Before Donald and I left Portland, June 29th 2016, our original goal was to travel for a couple months and eventually settle in the country Donald found a teaching job. We were thinking we would have made it to Cambodia or Vietnam, where we were looking to live, by September or October. Even though this was the intentional plan, the only thing that was absolutely concrete were our one way tickets out of the United States. There was no flying back once we reached our first stop, Tokyo, Japan. After saving up for over a penny pinched year in advance, we imagined zipping through top destination cities and most popular places with bright bulky nylon backpacks. Following the flock of foreigner flash packers, bouncing from hostel to hostel in search of the best banana pancake breakfast (apparently there’s a path in Southeast Asia called the Banana Pancake Trail). We’ve met many people who enjoy this way of traveling and thought it would be a great way to see breathtaking views of places we were dreaming about. Yet after arriving in Tokyo, we started to notice how one dimensional our experiences were becoming.
After spending five days venturing from one iconic place to the next, we were starting to realize that we were only jumping from place to place, not being able to fully entrench ourselves in the place we were visiting. We were looking for a multiple dimensional experience, one that made us feel beyond our five senses and gave us a broader outlook. We were also realizing that we didn’t want to just travel to large, crowded, busy cities. We were hoping for better adventures that told us more about the culture, the landscape, and the language of the countries we were visiting. After our third day in Tokyo, we decided to reach out to the organic fruit farm, Nakaogomi Orchard, through HelpX to see if they needed more volunteers. HelpX is a volunteer exchange site that allows people from around the world to volunteer with various hosts, business owners, farmers, and cultural organizations. In return for volunteering, you are often given free accommodation, food, and other perks depending on the place and what they offer. The most important goal is to give service and learn from one another’s country and culture. Some people consider this to be “voluntourism,” which can leave negative impacts in a community. It’s best to research what places you should avoid volunteering at in each country and if the organization is helping or hindering the country’s growth. We saw excellent reviews from past volunteers who worked at the organic farm and saw no harm in helping with their busy harvest and fruit picking season.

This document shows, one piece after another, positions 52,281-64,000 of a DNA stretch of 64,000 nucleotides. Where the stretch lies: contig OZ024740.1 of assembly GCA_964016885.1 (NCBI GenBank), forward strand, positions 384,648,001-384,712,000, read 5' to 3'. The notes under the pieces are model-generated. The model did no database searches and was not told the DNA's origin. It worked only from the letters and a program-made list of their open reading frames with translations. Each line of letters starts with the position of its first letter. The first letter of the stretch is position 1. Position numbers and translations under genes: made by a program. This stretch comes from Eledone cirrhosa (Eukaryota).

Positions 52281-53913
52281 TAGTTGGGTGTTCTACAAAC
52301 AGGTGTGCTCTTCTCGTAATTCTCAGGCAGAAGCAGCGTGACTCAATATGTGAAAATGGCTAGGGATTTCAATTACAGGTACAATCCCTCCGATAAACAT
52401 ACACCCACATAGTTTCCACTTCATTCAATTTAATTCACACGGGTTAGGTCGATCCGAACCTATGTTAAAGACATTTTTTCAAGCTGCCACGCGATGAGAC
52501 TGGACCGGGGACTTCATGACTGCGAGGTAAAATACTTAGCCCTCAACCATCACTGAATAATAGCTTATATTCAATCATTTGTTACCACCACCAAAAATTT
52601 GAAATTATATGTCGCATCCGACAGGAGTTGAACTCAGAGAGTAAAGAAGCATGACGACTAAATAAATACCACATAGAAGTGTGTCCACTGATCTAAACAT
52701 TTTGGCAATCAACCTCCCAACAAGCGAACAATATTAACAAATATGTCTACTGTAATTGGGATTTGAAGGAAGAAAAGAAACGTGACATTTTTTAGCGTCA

Once we left Tokyo, the forested hills and mountains of the Yamanashi state mesmerized our eyes. It was one of the only times we couldn’t wait to be in the middle of nowhere. Not only did we receive free accommodation, we were fed breakfast, lunch, and dinner and fed delicious snacks in between (from organic peaches, plums, and matcha ice cream!) We got to learn from the family and their farming techniques and had multiple exchanges, especially when the Japanese students from the university would come to volunteer on the weekends with us. One time our host took us to a random store and when we walked upstairs we saw a girl in traditional clothes singing traditional Japanese songs. He ordered us beers and lots of food, then after 10 minutes he told us to grab everything because we were leaving. These are funny moments I will always remember and know would have never happened if we decided to just travel. We had a purpose to wake up at 6AM, not just to eat Yoko San’s yummy traditional Japanese breakfast, but to help grow organic fruits that people would come from all over to pick. We did lots of mowing and I learned how to use a weed whacker. On one of our days off, Donald, Kvetina (another volunteer), and I hiked Mount Fuji, Japan’s highest peak and active volcano.
Yet the fun experiences didn’t end there. We helped clean and renovate a hotel building to turn it into a hostel in South Korea and Donald help improve the English conversational skills with the bed and breakfast staff of Bamboo BackPackers in the Philippines. Now we’re in Sulawesi, Indonesia and it’s been almost 5 months since we left Portland. After spending a month in Japan, we headed to South Korea for another 4 weeks, then the Philippines for another month. We decided to stay in Indonesia for 2 months since we found more English teaching volunteer opportunities. Spending a month in each country rather than a week gave us a chance to experience more of the culture, language, food, and the ability to build relationships with the locals. We’re still unsure when we’re going to pick a place to live, but it’ll only be temporary so we can continue adventuring.
We encourage anyone looking to venture around parts of the world to look into signing up for HelpX, WorkAway, or HomeStay. They’re not only excellent ways to learn more about the culture you’re visiting, but they’re also a great way to help a community and learn more about the world. I’m excited to continue writing about our current work for stays and what we’ve learned along out trip. Stay tuned!